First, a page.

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Obama's offshore dance

By Kate Sheppard

President Obama faced tough questions from the media Thursday about the administration's response to the gulf disaster. But more significant in the long term is how the gulf oil spill is shaping his approach to energy. Obama and his administration continue to struggle with balancing a defense of domestic drilling policy and the likelihood that the consequences of accidents don't outweigh the benefits.

It's an awkward spot for Obama. In what turned out to be spectacularly terrible timing, on March 31, Obama announced a major expansion of offshore drilling. Just days before the oil spill, a confident Obama told a crowd, "It turns out, by the way, that oil rigs today generally don't cause spills."

Of course, no one could have predicted the gulf catastrophe. Even now we are just beginning to learn the extent of it, as the government released a new estimate of the spill, putting it between two and five times the earlier figure. And Obama clearly saw both offshore drilling and his earlier expansion of support for nuclear power as olive branches to moderates in hopes of passing a comprehensive agenda. Now he's stuck with finding a way to keep it on the table without looking like he's ignoring the gulf situation.

His announcement on Thursday scaled back much of the offshore drilling he proposed in March. It extended a moratorium on all new drilling operations for six months or until a commission that he announced last week to study the question completes its report. He suspended planned exploration in the Arctic that was to begin in July and a proposed lease sale off the Virginia coast. Operations at 33 deep-water rigs in the Gulf are also on hold. The president also criticized the "cozy and sometimes corrupt relationship" between the industry and the government agencies intended to regulate it.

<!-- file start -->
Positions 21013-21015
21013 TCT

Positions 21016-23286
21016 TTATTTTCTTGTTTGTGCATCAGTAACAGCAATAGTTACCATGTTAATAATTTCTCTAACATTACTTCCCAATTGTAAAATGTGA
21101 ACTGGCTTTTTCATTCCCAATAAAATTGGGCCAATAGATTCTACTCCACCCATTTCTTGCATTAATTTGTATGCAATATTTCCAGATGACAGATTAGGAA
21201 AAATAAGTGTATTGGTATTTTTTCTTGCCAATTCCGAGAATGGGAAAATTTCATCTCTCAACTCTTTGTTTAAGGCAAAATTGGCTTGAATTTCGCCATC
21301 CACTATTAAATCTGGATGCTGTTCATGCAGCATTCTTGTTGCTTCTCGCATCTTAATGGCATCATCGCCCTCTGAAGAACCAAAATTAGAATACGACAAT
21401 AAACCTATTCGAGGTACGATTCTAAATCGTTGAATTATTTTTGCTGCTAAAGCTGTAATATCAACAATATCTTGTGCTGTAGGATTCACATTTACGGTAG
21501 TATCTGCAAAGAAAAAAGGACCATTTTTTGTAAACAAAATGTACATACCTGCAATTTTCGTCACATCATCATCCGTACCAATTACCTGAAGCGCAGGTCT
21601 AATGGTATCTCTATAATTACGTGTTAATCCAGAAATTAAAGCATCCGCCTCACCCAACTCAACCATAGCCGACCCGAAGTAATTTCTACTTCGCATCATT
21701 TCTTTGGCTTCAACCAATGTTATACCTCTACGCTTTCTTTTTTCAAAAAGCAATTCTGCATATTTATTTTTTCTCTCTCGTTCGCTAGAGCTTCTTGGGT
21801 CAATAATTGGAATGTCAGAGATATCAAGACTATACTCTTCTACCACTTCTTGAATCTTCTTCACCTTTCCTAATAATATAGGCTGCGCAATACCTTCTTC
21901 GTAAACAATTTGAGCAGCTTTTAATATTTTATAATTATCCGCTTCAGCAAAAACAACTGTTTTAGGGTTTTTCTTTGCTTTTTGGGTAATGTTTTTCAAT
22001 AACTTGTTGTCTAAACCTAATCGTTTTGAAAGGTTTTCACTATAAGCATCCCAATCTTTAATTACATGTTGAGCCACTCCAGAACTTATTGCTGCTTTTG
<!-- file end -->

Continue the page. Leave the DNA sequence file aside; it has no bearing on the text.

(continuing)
Pressed on whether he regrets the endorsement of offshore drilling, Obama held firm. "I believe what I said at that time, which was that domestic oil production is an important part of our overall energy mix," he said. "It has to be part of our overall energy strategy." Instead, he pushed blame back to oil companies: "Where I was wrong was in the belief that the oil companies had their acts together when it came to worst-case scenario."

But the reality remains -- and he touched on this briefly -- that drilling this deep in the Gulf of Mexico for our little recoverable reserves is inherently dangerous. That is true regardless of how much oversight regulators exert and regardless of how extensive industry plans to mitigate a spill may be.

Kate Sheppard covers energy and environmental politics in Mother Jones' Washington bureau. For more of her stories, see here, and you can follow her on Twitter here.

By Washington Post editor  |  May 27, 2010; 5:20 PM ET
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"...drilling this deep in the Gulf of Mexico for our little recoverable reserves is inherently dangerous. That is true regardless of how much oversight regulators exert and regardless of how extensive industry plans to mitigate a spill may be."

Yes. That's what I wanted to hear him say. Prefaced with the words "I was wrong."

The meager benefit from this activity does not justify the inherent risk of a disaster such as we are currently experiencing.

Posted by: Patrick_M | May 27, 2010 5:48 PM | Report abuse

"Of course, no one could have predicted the gulf catastrophe."

I'm trying to determine whether or not this is sarcasm. I hope it's sarcasm.

Posted by: slag | May 27, 2010 6:27 PM | Report abuse

The basic problem with President Obama's Energy Policy is he refusing to cross the final line so as to articulate totally non-carbon based energy policy. He is still caught up in 'oil is necessary as the bridge' when America moves clearly into the alternative energy based economy.

President is not advocating overhaul of tax regimen so that 'oil dependency' is inherently discouraged.

His lukewarm backing to a lukewarm Kerry-Lieberman bill is hardly reassuring here. We are doing circles and not breaking this vicious circle of 'oil dependency' forcefully.